“Know and see that it is evil and bitter for you to forsake the Lord your God; the fear of me is not in you, declares the Lord God of hosts.” (Jeremiah 2:19)
People disappoint. God understands that gut-wrenching condition perfectly. His chosen ones regularly fell short, broke his heart, spurned his love. His ache and agony for his people as they tripped, fell over their sin, and refused to repent of their rebellion is a chord that runs through Jeremiah and, much later, reverberates through the Gospels.
Jesus’ parable of the loving Father with the prodigal son is an echo of God’s breaking heart: “What wrong did your fathers find in me that they went far from me, and went after worthlessness and became worthless…for my people have committed two evils: they have forsaken me, the fountain of living waters, and hewed out cisterns for themselves, broken cisterns that can hold no water” (Jeremiah 2:5,13).
The sound of Christ condemning the Pharisees for their hypocrisy sounds like Jeremiah’s prophecies of warnings to God’s rebellious Israelites: “Why do all who are treacherous thrive? You plant them, and they take root; they grow and produce fruit; you are near in their mouth and far from their heart…They have sown wheat and have reaped thorns; they have tired themselves out but profit nothing. They shall be ashamed of their harvests because of the fierce anger of the LORD” (Jeremiah 12:1b-2&13).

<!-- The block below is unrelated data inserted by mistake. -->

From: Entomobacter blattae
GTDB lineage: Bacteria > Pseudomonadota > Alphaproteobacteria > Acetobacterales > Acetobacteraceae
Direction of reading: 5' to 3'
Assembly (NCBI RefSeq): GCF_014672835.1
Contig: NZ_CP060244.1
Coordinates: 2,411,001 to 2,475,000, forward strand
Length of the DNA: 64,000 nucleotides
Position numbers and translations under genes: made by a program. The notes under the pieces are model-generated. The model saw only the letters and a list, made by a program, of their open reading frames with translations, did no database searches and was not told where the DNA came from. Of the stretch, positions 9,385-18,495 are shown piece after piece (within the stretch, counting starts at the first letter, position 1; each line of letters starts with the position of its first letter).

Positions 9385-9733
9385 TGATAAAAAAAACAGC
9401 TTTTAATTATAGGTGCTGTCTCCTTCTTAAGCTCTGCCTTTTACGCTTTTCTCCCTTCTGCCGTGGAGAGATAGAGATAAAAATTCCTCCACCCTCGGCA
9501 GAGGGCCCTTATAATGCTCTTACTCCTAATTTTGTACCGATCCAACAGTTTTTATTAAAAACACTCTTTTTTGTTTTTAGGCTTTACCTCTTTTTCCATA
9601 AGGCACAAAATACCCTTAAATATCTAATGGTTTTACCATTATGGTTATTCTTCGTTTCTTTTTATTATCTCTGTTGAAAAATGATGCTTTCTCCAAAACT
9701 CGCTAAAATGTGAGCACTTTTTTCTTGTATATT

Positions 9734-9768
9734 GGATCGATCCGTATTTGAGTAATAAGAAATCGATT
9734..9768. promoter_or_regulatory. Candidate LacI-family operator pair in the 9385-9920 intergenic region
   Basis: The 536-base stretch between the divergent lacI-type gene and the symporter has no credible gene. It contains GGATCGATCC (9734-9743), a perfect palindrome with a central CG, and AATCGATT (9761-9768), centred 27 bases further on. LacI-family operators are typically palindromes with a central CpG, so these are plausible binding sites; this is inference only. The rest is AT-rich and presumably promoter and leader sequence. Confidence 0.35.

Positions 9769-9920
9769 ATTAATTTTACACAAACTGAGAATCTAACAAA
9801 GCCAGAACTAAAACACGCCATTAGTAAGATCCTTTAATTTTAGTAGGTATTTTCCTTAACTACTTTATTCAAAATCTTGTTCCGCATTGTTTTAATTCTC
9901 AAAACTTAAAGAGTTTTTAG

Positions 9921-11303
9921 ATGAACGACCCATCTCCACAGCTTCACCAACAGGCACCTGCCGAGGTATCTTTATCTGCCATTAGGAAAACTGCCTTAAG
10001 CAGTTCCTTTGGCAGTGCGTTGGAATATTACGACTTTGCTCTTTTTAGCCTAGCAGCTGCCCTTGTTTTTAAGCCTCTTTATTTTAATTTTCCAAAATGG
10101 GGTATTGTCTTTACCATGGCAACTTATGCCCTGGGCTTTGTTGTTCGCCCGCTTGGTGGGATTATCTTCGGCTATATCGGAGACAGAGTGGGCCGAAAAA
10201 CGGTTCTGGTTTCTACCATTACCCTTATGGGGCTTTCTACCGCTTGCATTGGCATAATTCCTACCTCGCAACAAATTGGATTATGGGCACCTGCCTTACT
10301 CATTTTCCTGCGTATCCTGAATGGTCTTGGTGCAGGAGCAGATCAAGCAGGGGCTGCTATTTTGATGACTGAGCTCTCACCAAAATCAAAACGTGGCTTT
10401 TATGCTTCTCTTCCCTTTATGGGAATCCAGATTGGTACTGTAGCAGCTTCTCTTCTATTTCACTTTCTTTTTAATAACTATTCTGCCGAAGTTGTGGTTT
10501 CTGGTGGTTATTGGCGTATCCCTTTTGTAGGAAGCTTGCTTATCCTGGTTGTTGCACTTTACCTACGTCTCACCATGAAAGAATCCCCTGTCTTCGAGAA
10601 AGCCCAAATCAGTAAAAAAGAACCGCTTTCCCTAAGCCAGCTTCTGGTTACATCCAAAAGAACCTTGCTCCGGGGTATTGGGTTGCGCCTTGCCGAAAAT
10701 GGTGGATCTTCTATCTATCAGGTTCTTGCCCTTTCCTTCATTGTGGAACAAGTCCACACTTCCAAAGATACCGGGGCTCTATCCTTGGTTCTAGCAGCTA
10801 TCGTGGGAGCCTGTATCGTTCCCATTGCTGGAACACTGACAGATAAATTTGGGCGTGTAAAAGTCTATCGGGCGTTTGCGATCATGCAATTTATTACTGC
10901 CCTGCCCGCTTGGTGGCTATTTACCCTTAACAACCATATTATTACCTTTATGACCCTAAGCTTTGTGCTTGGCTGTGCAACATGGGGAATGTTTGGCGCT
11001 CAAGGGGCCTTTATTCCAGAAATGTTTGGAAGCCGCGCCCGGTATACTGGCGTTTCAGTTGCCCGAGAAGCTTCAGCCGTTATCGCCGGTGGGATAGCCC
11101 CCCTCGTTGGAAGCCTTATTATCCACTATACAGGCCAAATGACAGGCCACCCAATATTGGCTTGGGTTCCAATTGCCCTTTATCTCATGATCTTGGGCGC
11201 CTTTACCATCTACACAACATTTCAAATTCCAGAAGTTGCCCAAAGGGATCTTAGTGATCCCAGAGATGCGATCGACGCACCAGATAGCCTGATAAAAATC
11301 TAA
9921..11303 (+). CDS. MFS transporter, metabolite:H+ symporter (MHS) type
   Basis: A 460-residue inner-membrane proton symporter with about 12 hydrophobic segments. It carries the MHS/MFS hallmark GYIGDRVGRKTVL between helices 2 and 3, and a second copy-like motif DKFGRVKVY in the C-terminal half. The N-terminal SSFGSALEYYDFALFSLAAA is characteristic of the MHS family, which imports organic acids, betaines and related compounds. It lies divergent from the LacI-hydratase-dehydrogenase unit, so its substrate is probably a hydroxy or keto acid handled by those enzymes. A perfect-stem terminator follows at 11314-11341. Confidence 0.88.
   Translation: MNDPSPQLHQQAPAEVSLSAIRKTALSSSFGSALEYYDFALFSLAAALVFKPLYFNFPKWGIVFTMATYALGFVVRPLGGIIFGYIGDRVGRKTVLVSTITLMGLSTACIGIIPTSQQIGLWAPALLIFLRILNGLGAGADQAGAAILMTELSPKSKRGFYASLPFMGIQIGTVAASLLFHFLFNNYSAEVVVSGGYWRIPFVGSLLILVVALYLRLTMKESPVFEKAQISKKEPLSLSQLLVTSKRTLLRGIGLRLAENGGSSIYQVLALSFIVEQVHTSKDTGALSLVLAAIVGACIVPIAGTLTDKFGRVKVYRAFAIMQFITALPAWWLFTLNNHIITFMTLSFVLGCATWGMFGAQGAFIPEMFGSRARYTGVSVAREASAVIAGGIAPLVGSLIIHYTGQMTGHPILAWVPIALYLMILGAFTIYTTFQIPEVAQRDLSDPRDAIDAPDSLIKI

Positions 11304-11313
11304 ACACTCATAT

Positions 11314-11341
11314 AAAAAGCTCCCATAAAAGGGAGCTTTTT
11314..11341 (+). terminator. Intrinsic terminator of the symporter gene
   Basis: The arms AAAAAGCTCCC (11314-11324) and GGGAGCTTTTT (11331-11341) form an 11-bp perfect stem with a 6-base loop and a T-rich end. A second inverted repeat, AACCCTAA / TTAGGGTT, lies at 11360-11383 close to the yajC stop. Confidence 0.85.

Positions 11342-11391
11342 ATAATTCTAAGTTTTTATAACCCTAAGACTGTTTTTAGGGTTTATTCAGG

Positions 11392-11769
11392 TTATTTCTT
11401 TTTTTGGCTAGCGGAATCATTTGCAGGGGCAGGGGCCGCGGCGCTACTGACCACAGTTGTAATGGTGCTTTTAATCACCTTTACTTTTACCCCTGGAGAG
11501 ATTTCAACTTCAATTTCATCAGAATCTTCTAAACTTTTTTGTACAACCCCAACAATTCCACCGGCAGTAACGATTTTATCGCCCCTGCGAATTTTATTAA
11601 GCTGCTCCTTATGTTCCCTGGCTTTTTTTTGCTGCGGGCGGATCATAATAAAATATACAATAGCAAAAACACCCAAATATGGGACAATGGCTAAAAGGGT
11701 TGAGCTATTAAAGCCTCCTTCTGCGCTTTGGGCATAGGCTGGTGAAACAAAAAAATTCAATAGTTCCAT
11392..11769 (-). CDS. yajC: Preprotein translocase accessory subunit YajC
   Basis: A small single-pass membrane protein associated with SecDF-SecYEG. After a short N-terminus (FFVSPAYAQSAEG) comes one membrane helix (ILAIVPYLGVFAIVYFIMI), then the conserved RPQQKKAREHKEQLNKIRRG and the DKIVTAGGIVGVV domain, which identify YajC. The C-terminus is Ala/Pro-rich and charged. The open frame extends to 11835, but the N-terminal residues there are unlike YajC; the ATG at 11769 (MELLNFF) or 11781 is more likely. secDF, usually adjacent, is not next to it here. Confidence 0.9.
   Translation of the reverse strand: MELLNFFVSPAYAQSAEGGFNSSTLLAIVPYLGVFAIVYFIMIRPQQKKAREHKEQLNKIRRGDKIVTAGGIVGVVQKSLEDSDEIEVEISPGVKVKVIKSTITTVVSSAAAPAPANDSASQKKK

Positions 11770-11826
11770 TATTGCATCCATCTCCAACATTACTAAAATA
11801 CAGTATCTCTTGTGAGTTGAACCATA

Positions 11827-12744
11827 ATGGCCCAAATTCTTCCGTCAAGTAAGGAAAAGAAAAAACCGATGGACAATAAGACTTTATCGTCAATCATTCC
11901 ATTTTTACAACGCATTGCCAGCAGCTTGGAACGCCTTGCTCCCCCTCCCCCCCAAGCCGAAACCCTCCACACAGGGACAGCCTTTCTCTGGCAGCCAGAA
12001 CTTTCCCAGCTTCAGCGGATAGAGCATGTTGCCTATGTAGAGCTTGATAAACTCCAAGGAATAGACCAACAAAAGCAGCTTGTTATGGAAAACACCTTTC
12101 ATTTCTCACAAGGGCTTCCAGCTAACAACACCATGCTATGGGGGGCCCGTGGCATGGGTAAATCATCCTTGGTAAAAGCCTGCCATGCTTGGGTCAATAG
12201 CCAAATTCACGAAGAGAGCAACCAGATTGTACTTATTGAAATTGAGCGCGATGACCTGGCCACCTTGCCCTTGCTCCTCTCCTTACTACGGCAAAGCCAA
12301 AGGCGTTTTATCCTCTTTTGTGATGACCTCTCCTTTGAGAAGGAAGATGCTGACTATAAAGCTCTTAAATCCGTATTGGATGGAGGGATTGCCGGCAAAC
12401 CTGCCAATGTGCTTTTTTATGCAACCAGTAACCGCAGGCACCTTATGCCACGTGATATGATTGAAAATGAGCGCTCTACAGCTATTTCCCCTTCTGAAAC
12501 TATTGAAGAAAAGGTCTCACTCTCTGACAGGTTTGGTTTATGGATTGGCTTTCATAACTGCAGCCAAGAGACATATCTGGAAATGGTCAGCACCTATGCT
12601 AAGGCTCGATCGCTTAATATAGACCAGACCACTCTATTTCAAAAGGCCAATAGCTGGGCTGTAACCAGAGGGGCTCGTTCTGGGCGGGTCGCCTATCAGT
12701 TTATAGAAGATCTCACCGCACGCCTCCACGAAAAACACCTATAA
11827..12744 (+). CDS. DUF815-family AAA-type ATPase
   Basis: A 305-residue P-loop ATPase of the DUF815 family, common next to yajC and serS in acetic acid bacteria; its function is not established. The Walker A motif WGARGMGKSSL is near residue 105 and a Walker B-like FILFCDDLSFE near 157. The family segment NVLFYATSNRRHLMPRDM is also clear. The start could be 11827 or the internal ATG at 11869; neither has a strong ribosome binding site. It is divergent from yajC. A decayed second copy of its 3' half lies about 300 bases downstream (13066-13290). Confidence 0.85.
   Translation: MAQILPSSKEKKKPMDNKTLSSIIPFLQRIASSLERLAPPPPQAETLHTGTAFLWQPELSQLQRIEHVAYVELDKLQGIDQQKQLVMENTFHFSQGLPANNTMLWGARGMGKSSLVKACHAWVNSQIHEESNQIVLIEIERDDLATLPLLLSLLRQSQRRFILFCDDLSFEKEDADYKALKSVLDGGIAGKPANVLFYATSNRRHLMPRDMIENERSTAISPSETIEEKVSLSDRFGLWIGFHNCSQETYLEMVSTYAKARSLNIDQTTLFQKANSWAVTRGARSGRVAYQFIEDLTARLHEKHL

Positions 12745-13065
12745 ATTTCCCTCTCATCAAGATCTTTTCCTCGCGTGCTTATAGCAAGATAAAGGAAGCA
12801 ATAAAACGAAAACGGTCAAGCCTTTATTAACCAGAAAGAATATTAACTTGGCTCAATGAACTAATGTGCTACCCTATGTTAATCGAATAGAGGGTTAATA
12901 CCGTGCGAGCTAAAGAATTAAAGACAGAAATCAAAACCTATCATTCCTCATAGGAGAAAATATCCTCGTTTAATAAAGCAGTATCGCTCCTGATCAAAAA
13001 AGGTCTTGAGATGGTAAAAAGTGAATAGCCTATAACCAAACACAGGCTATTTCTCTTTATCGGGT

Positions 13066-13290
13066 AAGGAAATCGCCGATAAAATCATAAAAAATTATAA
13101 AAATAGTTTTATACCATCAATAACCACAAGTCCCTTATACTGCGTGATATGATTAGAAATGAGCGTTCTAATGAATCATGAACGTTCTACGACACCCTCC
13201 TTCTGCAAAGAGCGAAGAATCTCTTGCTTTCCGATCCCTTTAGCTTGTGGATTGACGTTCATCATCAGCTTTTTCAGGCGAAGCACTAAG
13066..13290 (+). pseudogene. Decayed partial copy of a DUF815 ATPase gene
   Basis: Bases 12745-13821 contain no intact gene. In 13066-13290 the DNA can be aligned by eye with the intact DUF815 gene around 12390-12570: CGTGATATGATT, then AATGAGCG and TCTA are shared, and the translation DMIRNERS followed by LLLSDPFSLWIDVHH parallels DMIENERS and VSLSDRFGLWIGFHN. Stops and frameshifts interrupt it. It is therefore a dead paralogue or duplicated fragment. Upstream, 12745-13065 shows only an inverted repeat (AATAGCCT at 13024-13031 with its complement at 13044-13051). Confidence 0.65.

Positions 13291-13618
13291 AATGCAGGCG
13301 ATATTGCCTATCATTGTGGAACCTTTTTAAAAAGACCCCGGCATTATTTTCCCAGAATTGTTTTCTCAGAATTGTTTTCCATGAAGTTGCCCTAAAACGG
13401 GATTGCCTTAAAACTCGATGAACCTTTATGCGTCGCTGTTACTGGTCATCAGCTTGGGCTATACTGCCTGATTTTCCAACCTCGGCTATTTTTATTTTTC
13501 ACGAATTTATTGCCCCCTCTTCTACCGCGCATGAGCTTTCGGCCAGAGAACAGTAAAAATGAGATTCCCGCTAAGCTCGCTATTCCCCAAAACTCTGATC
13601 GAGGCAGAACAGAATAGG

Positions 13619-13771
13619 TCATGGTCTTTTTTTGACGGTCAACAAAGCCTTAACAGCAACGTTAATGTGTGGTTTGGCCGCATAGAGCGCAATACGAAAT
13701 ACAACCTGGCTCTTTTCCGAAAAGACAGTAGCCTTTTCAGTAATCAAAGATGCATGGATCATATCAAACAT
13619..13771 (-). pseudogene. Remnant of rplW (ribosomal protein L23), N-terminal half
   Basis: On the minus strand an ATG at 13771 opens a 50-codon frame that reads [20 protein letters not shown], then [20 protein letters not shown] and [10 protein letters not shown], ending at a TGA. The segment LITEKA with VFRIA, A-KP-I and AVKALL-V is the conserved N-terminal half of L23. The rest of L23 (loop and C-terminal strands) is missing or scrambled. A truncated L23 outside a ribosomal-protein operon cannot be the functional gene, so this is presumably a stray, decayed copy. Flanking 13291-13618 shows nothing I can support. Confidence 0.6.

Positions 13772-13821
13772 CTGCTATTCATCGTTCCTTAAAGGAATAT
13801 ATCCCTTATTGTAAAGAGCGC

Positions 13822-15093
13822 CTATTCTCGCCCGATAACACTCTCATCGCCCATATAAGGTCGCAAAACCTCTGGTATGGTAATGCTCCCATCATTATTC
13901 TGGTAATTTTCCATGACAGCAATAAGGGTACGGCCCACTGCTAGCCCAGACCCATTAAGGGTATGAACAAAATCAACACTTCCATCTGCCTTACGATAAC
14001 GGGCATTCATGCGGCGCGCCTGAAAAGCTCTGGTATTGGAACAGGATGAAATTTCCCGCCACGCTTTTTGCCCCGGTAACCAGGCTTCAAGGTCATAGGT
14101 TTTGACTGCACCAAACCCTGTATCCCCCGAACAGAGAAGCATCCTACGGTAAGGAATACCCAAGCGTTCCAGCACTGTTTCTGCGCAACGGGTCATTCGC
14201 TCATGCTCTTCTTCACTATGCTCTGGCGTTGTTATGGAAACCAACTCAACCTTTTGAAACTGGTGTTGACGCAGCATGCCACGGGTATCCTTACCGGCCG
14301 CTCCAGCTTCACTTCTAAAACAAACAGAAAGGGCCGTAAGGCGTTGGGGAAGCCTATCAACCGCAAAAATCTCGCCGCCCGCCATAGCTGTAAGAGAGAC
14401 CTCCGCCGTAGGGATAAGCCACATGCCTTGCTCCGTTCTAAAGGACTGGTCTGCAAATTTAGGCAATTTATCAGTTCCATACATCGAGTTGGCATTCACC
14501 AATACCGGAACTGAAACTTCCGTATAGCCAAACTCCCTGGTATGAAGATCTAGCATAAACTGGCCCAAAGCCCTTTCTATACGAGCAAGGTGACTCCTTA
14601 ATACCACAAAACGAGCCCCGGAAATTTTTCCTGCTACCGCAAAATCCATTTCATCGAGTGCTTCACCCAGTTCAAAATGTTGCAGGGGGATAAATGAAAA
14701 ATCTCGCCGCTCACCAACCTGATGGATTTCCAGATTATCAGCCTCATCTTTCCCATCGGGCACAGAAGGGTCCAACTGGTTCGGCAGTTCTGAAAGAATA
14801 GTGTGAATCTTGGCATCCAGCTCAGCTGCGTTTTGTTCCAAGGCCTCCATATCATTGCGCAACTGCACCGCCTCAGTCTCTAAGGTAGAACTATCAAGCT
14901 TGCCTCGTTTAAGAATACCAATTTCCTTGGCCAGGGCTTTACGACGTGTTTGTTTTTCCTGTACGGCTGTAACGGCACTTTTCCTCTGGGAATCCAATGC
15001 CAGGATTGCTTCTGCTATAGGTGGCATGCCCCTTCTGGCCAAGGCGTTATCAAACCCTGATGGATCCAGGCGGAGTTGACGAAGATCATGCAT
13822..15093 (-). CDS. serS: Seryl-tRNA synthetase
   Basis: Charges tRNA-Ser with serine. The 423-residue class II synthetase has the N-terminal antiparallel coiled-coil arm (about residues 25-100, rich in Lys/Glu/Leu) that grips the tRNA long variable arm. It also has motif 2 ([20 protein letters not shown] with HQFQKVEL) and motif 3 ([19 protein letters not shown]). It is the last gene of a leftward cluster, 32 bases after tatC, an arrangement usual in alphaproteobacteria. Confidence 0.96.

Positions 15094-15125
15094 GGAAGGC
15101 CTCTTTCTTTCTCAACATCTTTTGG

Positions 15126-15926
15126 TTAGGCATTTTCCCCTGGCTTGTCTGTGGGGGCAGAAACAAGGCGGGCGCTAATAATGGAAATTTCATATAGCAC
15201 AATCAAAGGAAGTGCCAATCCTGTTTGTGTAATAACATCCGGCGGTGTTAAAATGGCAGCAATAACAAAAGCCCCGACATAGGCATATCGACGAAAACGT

God weeping for Jerusalem’s indifference to his love was heard long before Christ walked on earth: “So I made the whole house of Israel, and the whole house of Judah cling to me, declares the LORD, that they might be for me a people, a name, a praise, and a glory, but they would not listen…But they say, ‘That is in vain! We will follow our own plans, and will every one act according to the stubbornness of his evil heart’” (Jeremiah 13:11 & 18:12).
Jesus came to seek and to save the lost. Jehovah had been seeking his children for a long time before God took on flesh. He called, but they refused to listen. He begged, but they ignored his love. He warned of impending destruction, but they laughed in his face and continued in their folly. Not much has changed. Mercifully, God hasn’t changed! He is still seeking, calling, saving, and he won’t quit! His love is like that! It agonizes for us still.
Elizabeth A. Mitchell